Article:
Where are Caribou found?

Caribou and reindeer are the same species (Rangifer tarandus). Caribou are native to North America, while reindeer are found in Scandinavia and northern Asia, where some have been domesticated.  Domestic reindeer are herded by humans and used for food and for pulling sleds. They generally are smaller and have shorter legs than caribou. 

Caribou are found throughout Alaska and northern Canada, and along the west coast of Greenland. Caribou used to live in Maine and the northern Great Lakes states, but they are no longer found in those areas. A small, endangered woodland caribou herd exists along the Canadian border with northern Idaho and northwest Montana.

An unusual situation exists at South Georgia, an island near Antarctica, where reindeer from Norway were introduced in the early 1900's. Because of the opposite seasons in the southern hemisphere, these animals had to change the timing of breeding and calving by a half year.


Why are the caribou in Idaho and Montana endangered?

The woodland caribou in that region live in old growth forests. They do not migrate very far between their summer and winter ranges (less than 40 miles, in some cases), but they are very sensitive to human disturbance and to forest loss. Woodland caribou do poorly when forests are fragmented into small areas by roads or by logging operations. As human activities increase, woodland caribou, and other animals sensitive to disturbance, have disappeared. Only a few areas in the United States still support woodland caribou, and the animals are endangered in these areas.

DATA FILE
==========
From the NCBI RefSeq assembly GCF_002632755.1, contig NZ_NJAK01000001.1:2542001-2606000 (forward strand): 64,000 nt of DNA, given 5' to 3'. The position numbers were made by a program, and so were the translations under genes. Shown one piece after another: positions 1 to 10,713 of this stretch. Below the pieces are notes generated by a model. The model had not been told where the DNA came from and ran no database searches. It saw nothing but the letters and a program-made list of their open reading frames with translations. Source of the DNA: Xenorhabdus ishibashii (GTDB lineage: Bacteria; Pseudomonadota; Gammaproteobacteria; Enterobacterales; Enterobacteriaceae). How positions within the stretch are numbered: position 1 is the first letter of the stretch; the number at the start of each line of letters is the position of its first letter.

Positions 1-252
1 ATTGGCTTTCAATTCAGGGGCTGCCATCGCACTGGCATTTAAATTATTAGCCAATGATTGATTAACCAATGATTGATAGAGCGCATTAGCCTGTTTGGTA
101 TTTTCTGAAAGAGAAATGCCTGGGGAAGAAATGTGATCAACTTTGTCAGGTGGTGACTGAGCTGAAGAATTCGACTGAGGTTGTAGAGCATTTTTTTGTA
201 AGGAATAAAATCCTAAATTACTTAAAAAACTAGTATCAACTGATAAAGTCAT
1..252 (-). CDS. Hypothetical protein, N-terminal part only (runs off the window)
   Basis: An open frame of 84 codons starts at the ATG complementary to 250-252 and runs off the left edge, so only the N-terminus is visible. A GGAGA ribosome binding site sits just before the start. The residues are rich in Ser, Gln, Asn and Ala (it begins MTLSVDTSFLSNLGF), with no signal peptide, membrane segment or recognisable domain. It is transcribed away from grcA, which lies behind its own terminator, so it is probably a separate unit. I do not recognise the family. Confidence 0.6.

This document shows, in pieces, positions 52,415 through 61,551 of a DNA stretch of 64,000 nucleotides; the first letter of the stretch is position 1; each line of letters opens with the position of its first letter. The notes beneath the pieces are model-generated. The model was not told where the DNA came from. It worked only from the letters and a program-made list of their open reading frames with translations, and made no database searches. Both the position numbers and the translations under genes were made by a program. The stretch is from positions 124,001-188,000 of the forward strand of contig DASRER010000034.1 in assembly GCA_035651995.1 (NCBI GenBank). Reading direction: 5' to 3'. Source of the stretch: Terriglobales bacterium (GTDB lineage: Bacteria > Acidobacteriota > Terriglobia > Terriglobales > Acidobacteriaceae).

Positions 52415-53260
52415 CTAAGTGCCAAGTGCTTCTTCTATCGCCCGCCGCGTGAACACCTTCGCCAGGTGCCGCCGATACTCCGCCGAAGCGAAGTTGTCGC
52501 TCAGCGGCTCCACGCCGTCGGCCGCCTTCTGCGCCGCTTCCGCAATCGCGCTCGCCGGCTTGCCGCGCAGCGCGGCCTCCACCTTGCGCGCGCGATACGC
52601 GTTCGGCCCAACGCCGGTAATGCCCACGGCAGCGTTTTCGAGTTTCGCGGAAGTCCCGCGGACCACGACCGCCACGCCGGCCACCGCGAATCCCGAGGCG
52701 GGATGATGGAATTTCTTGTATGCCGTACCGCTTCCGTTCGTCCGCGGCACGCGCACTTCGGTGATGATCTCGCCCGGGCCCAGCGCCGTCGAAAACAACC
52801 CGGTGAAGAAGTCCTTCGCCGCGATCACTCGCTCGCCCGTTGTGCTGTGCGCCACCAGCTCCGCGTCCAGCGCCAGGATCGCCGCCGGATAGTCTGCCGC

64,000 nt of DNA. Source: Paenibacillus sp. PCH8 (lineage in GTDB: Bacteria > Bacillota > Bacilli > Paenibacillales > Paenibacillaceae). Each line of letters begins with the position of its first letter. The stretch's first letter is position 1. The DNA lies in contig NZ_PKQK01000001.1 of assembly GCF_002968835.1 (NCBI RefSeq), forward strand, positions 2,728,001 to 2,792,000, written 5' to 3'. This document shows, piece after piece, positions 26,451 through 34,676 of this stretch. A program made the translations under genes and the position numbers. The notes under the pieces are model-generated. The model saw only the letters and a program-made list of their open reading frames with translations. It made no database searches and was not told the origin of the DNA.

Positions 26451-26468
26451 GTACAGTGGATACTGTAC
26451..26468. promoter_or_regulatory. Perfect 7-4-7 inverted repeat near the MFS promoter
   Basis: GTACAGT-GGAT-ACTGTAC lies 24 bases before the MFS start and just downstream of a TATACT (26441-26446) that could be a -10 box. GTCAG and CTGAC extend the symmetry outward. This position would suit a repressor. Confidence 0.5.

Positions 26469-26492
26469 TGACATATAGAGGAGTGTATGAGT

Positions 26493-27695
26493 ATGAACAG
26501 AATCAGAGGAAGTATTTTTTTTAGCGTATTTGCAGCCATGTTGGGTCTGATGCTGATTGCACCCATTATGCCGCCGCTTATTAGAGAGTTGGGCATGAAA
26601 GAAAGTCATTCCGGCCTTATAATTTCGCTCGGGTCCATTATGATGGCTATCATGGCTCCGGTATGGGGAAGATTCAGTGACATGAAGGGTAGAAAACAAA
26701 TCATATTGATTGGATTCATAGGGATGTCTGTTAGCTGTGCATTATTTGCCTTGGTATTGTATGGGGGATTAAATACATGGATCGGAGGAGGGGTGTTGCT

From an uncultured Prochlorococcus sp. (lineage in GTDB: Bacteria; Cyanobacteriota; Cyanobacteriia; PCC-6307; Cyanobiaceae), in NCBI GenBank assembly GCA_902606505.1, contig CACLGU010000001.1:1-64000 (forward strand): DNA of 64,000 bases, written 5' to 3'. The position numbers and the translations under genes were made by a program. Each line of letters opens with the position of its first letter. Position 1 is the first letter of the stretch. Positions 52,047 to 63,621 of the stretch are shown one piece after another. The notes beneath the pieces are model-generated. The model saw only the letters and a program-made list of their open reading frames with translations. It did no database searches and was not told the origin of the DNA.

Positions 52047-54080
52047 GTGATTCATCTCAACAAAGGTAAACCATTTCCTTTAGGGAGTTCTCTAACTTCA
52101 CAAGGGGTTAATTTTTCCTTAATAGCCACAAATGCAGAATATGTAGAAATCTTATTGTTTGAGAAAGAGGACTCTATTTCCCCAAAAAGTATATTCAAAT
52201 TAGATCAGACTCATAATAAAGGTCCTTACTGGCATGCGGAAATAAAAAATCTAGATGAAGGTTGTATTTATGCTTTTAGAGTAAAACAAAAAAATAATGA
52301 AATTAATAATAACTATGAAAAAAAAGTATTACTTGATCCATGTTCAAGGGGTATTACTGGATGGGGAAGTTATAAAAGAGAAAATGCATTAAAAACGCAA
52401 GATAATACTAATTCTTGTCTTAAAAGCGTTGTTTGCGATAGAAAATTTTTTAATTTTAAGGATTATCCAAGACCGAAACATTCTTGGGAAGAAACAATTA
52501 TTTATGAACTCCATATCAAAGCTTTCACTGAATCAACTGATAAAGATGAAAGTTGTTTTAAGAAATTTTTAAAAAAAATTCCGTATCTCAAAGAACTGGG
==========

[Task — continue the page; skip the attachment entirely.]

What is the largest herd of caribou?

There are currently four very large herds of caribou and wild reindeer: the Porcupine Herd, the Western Arctic herd in northwest Alaska, the Qamanirjuag Herd in Nunavut, Canada, and the Taimyr Peninsula herd in northern Siberia. Each herd is currently estimated at over 200,000 individuals. Due to different census techniques and schedules, as well as annual fluctuations in populations, it is not possible to say for certain which of these three herds is currently the largest. Several caribou herds in northern and northeastern Canada that used to be quite large have recently declined to very low numbers, causing concern about the future of these herds.


What is the size of caribou?

Adult caribou range in size from 3 to 4 feet tall. Their size and weight varies by sex and region. For example, caribou are fairly small in northern Alaska. Males average about 275 to 375 pounds, females about 200 pounds. In southern Alaska, caribou are considerably larger -- males average 400 to 600 pounds and females average 200 to 300 pounds.